He will not take no for an answer.
The guests at the wake continue to get drunker and speak more
freely. Kimura recalls how he saw Watanabe in so much pain that he could barely
walk; but walk the corridors he did, pressing his case relentlessly. Out at
the construction site, he falls one day and the women rush to help him up, giving
him water and loving attention. As he turns his face upwards, it catches the
thin sunlight and seems radiant. "His face was glowing," they say.
"Like a grandfather looking at his grandchild."
In one of the great scenes in the movie, a group of thugs--chimpira
or yakuza--who wanted to put in a bar the space being reclaimed for the
park, try to intimidate Watanabe. The hoodlums confront him and tell him to
quit meddling. When Watanabe asks who they are, one of the men tries to get rough
and grabs Watanabe by the collar: "Don't you value your life?" Watanabe
smiles knowingly but almost menacingly, but with light radiating from his eyes; the tough guy steps back, disturbed,
perhaps even frightened by the look in his eyes! There is no threatening a man
who only has a few months to live.
Through memories, people begin to peice things together. "I
can't be angry," Watanabe had told one of them, "I don't have the
time." Another recalls how he marveled at the beauty of a sunset, something
he had not bothered to admire in thirty years. One is reminded of the line in Stray Dog where Murakami and a woman are lying on a roof looking up at the stars and she says something about how she has forgotten what it is like to look up at the stars; she hasn't really looked up at a night sky for twenty years, a reference to the difficult prewar and wartime years! But, once again, Watanabe has no more
time for reveling in natural beauty now.
The wake scene ends with all the drunk employees promising themselves
that they be different tomorrow; they resolve to live their lives more like
Watanabe. and to serve the people better.
Cut back to the office. Ohno now sits in Watanabe's seat, affixing
a seal on paper after paper, just as Watanabe did. A citizen comes with a complaint
about sewage water overflowing. Ohno tells his subordinate to direct them to
the Public Works section, just as it all began with the Kuroe-cho ladies. Business
as usual. Kimura, the sensitive one--but also dubbed "Mr. Gelatin"
by Miss Odagiri--stands up, outraged. He looks at everyone and seems on the
verge of saying or DOING something. But he does not. So much for all the resolve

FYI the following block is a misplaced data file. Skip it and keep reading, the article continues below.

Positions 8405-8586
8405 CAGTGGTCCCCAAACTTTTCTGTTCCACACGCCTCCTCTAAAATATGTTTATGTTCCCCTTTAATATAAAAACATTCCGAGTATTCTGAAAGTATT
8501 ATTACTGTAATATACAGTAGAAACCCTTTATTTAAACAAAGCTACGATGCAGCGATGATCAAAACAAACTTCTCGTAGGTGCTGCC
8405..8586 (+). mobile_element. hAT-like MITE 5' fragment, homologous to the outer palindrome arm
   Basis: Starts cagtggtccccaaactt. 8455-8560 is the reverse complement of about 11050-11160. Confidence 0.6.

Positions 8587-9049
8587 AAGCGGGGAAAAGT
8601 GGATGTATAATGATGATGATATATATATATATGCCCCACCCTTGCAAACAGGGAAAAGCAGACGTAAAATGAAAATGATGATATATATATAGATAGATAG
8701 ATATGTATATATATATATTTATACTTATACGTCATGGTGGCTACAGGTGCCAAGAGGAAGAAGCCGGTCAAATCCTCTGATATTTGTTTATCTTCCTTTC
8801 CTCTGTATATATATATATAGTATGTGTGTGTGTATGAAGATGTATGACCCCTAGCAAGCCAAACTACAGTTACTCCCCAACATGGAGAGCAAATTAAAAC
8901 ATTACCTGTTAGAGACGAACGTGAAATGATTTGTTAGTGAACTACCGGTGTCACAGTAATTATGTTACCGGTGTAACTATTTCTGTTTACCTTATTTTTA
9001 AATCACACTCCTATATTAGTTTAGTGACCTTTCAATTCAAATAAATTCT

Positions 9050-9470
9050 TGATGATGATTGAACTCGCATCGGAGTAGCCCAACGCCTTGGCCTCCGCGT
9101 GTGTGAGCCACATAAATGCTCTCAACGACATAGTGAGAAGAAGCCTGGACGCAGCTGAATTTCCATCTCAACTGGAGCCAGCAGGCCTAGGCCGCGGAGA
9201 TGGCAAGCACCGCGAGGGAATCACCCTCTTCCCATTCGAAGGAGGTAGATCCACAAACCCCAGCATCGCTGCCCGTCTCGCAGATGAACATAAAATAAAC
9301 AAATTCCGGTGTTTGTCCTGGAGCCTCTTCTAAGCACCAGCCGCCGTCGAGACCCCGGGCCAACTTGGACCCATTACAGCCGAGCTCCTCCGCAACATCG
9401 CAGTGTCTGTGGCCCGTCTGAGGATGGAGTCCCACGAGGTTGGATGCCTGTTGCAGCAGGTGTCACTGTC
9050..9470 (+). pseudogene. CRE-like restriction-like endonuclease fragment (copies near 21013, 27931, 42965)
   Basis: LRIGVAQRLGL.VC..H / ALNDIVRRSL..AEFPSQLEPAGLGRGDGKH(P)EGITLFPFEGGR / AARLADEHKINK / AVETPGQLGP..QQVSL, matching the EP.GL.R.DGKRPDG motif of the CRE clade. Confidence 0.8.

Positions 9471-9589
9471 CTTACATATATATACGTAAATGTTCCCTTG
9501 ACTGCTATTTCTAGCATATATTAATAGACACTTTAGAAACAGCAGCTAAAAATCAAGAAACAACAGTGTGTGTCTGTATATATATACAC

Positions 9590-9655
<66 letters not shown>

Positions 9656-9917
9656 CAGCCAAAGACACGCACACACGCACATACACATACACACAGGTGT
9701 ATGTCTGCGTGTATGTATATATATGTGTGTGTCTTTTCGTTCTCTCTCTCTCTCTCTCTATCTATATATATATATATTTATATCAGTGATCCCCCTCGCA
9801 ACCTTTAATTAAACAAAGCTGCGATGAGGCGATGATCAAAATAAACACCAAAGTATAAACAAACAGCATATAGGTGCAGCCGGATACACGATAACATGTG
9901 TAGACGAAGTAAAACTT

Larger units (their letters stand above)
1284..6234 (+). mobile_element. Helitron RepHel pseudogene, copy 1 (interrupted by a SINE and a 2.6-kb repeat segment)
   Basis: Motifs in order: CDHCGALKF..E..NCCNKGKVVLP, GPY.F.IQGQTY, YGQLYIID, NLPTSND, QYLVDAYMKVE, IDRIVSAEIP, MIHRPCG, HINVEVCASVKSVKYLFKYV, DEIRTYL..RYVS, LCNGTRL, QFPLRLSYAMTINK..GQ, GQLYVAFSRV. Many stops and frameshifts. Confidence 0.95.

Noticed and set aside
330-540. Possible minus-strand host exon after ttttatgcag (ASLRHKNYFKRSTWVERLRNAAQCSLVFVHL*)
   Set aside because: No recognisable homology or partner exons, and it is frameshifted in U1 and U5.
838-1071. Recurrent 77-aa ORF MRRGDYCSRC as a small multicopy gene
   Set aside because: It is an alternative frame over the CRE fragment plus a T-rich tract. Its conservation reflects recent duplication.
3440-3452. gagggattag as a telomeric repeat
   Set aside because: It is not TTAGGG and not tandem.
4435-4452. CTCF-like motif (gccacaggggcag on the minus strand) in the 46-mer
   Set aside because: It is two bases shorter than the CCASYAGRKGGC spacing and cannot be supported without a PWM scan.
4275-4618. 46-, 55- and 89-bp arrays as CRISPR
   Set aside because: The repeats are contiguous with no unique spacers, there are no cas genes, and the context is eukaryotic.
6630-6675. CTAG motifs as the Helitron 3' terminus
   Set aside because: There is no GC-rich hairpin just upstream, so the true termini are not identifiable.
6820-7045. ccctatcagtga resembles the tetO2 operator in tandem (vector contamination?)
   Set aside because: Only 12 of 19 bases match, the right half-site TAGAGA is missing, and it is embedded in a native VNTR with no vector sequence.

they expressed in their drunken fervor at the end of the wake.
A final wipe to a shot of Mr. Kimura on the bridge looking down
into the new park, a solitary figure. He stands in the same spot Watanabe had
looked up at when he was admiring the sunset. The strains of "Life is Short"
play as Kimura walks away, head down.
Despite this rather grim look at human nature. the overall conclusion is life affirming, to be sure, and unforgettable
as well. But it is also critical and unflinching in how it portrays the dehumanizing
effects of government bureaucracy and all the other humdrum forces that conspire
to reduce our lives to colorless days, and deadly dull existences. Rare is the
person who wakes up and realizes the preciousness of life, the film tells us.
And even these men, who were so moved by Watanabe's example, go right back to
living as they were, stuck in the same behavioral ruts. The film speaks to us
about how we can live, how we can come alive and actually BE in our life. Very good to know
but extremely difficult to put into practice.
The above commentary is mostly by Ron Loftus, but it incorporates a small portion of the review found at: http://www.reelmoviecritic.com/20036q/id1878.htm
[The Reel Movie Critic in this review mistakenly refers to Watanabe as "Ikiru" as though that were a name and not an exhortation about life and living.]
Akira Kurosawa is the most popular and critically acclaimed Japanese
director in the west. He was also the first Japanese director to cross over
in the west with his film, "Rashomon." This may be because his work
is accessible and it is very influenced by American film in general, and John
Ford's works in particular. Some in his native Japan prefer the works of his
peers, Yasujiro Ozu or Kenji Mizoguchi because they have more of a "Japanese
The highly respected star of Ikiru, Takashi Shimura, was one of Kurosawa's
favorite actors. They worked together in "Rashomon," "The Seven
Samuraii," "Throne of Blood," "The Hidden Fortress,"
and virtually all of Kurosawa's early works. Shimura also played the altruistic
doctor who martyrs himself in "Godzilla: King of the Monsters."
Ikiru is one of the most accomplished films by one of Japan's best directors.
It is mandatory viewing for anyone with even a passing interest in Asian film.
It's also a perfect gateway film for international film novices.